May 11, 2012
MLB notes: A hurtin' high-five
By QMI Agency
A high-five turned out to be a slap in the face for Mark DeRosa of the Washington Nationals.
The outfielder/infielder aggravated an oblique-muscle strain on his left side when he high-fived teammate Bryce Harper in the dugout, Nationals manager Davey Johnson said Friday.
"I don't know if that set back the rehab or not," Johnson told the Washington Post. "But I said, 'Why didn't use your (right) hand?' He said it was spur of the moment."
DeRosa already was on the disabled list before he was reinjured while celebrating.
DOMESTIC DUST-UP AN OBSTACLE
Shortstop Everth Cabrera is hitting .325 with 14 stolen bases for triple-A Tucson, but a domestic violence charge during spring training is hampering his chances of moving up to the San Diego Padres.
The shortstop has a pre-trial hearing May 17 in Glendale, Ariz., and court dates are taking precedence over a promotion.
"As it pertains to Everth, we want to be aware of his legal issues," Padres general manager Josh Byrnes said. "We just have to be aware of it and we'll act accordingly."
Cabrera and his wife, Connie Cabrera, were arrested March 16 after a domestic violence incident at their Glendale home, according to police reports.
BECKETT DEFENDS HIMSELF
Pitcher Josh Beckett, who was jeered Thursday night by Boston Red Sox fans for his indifferent pitching and ill-timed golfing, says he isn't going to pout about it.
Beckett was booed off the mound at Fenway during Boston's 8-3 loss to the Cleveland Indians. The poor pitching performance came on the heels of a report Beckett had gone golfing the day after he was scratched from a start because of a strained right latissimus muscle.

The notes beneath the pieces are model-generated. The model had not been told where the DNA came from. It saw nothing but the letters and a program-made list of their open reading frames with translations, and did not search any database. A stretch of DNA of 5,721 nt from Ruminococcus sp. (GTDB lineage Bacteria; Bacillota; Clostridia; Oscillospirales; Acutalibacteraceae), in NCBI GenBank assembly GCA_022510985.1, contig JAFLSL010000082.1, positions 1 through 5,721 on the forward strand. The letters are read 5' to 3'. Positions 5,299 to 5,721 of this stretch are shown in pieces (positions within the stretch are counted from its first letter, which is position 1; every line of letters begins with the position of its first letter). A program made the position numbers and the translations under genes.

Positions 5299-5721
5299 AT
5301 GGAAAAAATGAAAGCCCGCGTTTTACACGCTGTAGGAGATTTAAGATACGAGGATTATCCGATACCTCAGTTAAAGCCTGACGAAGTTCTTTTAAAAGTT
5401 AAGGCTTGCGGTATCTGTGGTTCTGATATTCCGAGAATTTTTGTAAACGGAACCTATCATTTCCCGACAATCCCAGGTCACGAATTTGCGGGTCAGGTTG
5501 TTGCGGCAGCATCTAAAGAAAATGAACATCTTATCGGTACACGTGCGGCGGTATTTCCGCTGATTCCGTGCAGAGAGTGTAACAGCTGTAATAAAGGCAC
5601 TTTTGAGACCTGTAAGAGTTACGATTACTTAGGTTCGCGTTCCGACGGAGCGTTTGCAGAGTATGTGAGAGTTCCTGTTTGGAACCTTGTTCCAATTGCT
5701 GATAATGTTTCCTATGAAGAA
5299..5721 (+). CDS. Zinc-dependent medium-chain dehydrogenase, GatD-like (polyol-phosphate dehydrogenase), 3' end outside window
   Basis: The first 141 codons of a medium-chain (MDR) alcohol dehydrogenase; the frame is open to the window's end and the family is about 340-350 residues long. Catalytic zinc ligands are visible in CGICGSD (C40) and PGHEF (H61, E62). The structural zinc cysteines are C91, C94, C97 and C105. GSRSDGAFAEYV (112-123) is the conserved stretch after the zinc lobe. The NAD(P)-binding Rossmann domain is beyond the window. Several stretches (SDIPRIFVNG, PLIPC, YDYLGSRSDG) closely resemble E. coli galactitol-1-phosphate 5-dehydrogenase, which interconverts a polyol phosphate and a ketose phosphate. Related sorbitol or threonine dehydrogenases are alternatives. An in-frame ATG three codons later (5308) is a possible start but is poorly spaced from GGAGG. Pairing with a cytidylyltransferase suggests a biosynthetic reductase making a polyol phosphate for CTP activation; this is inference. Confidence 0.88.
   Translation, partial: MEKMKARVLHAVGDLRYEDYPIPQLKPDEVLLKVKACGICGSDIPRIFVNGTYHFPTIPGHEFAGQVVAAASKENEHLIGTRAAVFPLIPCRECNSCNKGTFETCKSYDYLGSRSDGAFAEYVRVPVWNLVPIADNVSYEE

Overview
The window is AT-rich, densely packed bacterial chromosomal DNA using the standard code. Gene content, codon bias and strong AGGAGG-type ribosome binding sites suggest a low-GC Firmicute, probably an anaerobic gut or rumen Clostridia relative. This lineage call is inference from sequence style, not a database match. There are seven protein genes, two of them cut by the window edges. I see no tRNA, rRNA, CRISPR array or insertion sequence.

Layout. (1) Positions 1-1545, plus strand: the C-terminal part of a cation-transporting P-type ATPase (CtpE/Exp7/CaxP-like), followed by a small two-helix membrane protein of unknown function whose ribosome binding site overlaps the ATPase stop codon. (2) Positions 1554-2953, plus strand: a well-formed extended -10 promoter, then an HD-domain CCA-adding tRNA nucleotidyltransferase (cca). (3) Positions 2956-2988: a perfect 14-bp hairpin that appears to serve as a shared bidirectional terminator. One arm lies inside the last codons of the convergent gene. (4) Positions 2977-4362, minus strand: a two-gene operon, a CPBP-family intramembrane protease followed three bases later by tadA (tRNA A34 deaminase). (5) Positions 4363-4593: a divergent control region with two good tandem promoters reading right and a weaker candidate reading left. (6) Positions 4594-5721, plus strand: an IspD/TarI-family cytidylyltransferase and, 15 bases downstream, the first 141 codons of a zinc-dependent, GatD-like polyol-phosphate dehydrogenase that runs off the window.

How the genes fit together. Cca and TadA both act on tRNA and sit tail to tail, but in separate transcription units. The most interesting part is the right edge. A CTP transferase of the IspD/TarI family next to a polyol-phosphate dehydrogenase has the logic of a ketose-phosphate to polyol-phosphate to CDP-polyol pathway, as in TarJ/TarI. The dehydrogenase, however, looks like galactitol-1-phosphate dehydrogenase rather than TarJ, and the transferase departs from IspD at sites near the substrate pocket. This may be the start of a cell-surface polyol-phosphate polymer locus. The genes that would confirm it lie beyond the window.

The right-hander said what he did on his day off was his business.
I don't want to be part of a reality show," Beckett told WEEI on Friday. "If I wanted to be part of a reality show I would move to L.A.
"I'm here to win baseball games and we're not doing a good job of that. Am I part of the solution or am I part of the problem? I want to part of the solution, not part of the problem.
"It sucks because it seems nobody else wants you here except for your teammates. What are supposed to do? What am I supposed to do? Am I supposed to go home and pout and take that home with me. That ain't happening. That's not me."
NO MORE MELANCON MELTDOWNS
Pitcher Mark Melancon, who was awful during the opening weeks of the season with the Red Sox, is rebounding nicely at triple-A Pawtucket.
The reliever was demoted after giving up 11 runs in four appearances, compiling a 0-2 record with a 49.50 earned-run average.
But at Pawtucket, the 27-year-old right-hander had 10 consecutive shutout appearances, entering play Friday, with 18 strikeouts in 10 innings.
A week after being named the Chicago White Sox closer and being taken out the rotation, Chris Sale is a starting pitcher again. An MRI on Sale's left elbow came up clean and the White Sox announced he would start Saturday against Kansas City ... Rookie pitcher Joe Wieland of the Padres went on the 15-day disabled list Friday because of a strained right elbow. Wieland, 22, is 0-4 with a 4.55 ERA in five starts. The Padres recalled infielder/outfielder James Darnell from triple-A Tucson ... The New York Yankees activated third baseman Eric Chavez (concussion) from the seven-day disabled list and optioned utility man Eduardo Nunez to triple-A Scranton/Wilkes- Barre ... The New York Mets reinstated infielder Ronny Cedeno from the 15-day disabled list after he recovered from a left intercostal strain. The Mets optioned infielder/outfielder Vinny Rottino to triple-A Buffalo. The Philadelphia Phillies put outfielder Laynce Nix on the 15-day disabled list with a strained left calf and called up left-handed relievers Jake Diekman and Raul Valdes and infielder Hector Luna from triple-A Lehigh Valley ... The New York Times Co. has sold its remaining stake in the group that owns the Boston Red Sox and Liverpool soccer club for $63 million in cash. The company bought its stake in the group for $75 million in 2002.